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Guards families unite for support
Group picnic held for relatives of Charlie Company
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Shelby Garrett, left, gives some badminton advice Saturday to Jonathan Smith during the picnic for Charlie Company National Guard families at The River Community Church in Murrayville. Shelby’s brother, Jason, is a member of the Gainesville-based guard unit serving in Afghanistan. - photo by Tom Reed
Operation Patriot’s Call: patriotscall.com

Shelby Garrett misses her big brother.

That would be Jason Garrett, a member of the Gainesville-based Charlie Company, part of the 1st Battalion, 121st Infantry Regiment of the Georgia Army National Guard’s 48th Brigade, which has recently been deployed to Afghanistan.

“It’s hard not having him here. Sometimes I’m up in the middle of the night, crying on the phone to my friends,” said 13-year-old Shelby.

“It’s scary because you don’t know what’s going on over there, but I know this is what he has wanted to do since he was 15. When 9/11 happened, he said that he wanted to ‘find out who did this and kick their butts.’ So I miss him, but I know this is what he wanted to do.”

Shelby says being around others who also have a loved one that is deployed helps her cope with not having her big brother around.

To provide support for more family members like Shelby, Operation Patriot’s Call and Charlie Company’s family readiness group organized a family fun day picnic Saturday at River Community Church in Murrayville.

“This is the first time that some of the families have been without dad, so we wanted to do something to help get their minds off of it,” said Dallinger, a member of Patriot’s Call.

Operation Patriot’s Call is an organization that works to support the families of local troops who have been deployed.

“We try to make life easier for the families while their soldier is away. We try to help them meet their needs,” said Harvey Gainer. “For instance, if they call us and say that their washer isn’t working, or that their car has broken down, we help get those things fixed.”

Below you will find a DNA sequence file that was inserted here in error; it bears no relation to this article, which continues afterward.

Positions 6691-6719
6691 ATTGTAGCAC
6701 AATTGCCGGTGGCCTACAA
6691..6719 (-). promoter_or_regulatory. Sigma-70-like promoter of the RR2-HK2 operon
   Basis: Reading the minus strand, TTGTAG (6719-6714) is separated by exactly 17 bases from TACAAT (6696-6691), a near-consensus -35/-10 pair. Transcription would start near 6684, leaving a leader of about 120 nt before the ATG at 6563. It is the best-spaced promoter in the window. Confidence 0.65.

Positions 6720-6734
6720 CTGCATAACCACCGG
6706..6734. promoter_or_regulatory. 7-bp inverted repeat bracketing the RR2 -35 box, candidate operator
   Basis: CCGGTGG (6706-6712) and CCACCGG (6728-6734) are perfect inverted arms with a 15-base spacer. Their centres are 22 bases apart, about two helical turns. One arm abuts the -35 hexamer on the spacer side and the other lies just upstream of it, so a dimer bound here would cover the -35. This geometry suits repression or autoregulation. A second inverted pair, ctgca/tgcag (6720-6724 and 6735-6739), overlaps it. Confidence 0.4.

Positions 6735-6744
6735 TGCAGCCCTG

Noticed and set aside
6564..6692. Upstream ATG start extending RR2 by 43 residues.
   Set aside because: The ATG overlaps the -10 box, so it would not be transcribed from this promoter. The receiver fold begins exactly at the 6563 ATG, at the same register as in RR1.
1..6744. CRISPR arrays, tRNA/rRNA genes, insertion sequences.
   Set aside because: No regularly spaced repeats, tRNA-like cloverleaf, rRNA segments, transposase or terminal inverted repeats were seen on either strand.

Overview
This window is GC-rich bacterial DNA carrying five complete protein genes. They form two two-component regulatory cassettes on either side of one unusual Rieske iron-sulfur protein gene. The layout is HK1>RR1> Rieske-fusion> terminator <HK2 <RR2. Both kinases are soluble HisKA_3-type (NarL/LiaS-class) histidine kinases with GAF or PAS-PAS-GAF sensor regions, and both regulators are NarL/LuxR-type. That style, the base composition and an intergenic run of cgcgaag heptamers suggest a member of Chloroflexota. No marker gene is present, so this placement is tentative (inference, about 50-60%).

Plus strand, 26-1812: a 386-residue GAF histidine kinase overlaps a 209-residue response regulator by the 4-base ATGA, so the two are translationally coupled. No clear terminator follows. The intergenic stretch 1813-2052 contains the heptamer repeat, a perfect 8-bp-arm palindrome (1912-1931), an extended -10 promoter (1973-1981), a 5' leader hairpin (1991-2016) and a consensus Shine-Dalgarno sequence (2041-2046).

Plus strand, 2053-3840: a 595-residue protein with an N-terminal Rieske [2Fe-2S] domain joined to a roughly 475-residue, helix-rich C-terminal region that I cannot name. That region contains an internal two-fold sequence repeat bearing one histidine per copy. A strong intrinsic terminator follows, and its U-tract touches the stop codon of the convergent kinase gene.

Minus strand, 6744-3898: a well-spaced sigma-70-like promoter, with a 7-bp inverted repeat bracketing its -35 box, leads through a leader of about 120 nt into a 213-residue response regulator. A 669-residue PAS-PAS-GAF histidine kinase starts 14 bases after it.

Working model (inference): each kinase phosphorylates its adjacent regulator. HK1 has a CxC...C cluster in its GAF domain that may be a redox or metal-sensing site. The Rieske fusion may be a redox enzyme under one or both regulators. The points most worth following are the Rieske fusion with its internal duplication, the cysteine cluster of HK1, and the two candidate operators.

For Dayle Koester, this is her first deployment she’s endured with her husband, 1st Lt. Gregg Koester.

“We get to talk almost every day,” said Koester, who is the chair of the Charlie Company Family Readiness Group. “It’s really amazing having technology like webcams because they allow us to talk and see each other. There’s no static or delays, so it’s almost like having him there,”

“But even though we get to talk a lot, it’s tough not having him here, so I still have to take it one day at a time. It’s good having events like these because you get to be around people who are in the same situation as you; it helps to justify your feelings. It’s nice having a support group.”

Lorie Moran says that being able to talk on the phone with her husband, Capt. Jeff Moran, makes his second deployment a bit easier than the last one.

“He bought a cell phone over there and I have an international calling card, so we talk every day,” she said. “This deployment is a little easier because we know what to expect. But knowing also makes it more difficult because you know how long they’ll be gone.

“Being able to talk to him often helps, but it also makes it tougher when you don’t hear from him; you automatically think the worst. But we made it through the last deployment, so I know we can make it through this one.”

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